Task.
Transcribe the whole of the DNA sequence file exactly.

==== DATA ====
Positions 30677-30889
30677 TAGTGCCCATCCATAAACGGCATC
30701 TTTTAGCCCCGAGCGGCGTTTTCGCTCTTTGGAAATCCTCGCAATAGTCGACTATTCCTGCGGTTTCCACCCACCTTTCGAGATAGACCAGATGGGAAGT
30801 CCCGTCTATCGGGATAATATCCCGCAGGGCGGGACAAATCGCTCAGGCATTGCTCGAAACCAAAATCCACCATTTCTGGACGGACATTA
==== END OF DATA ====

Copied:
Positions 30677-30889
30677 TAGTGCCCATCCATAAACGGCATC
30701 TTTTAGCCCCGAGCGGCGTTTTCGCTCTTTGGAAATCCTCGCAATAGTCGACTATTCCTGCGGTTTCCACCCACCTTTCGAGATAGACCAGATGGGAAGT
30801 CCCGTCTATCGGGATAATATCCCGCAGGGCGGGACAAATCGCTCAGGCATTGCTCGAAACCAAAATCCACCATTTCTGGACGGACATTA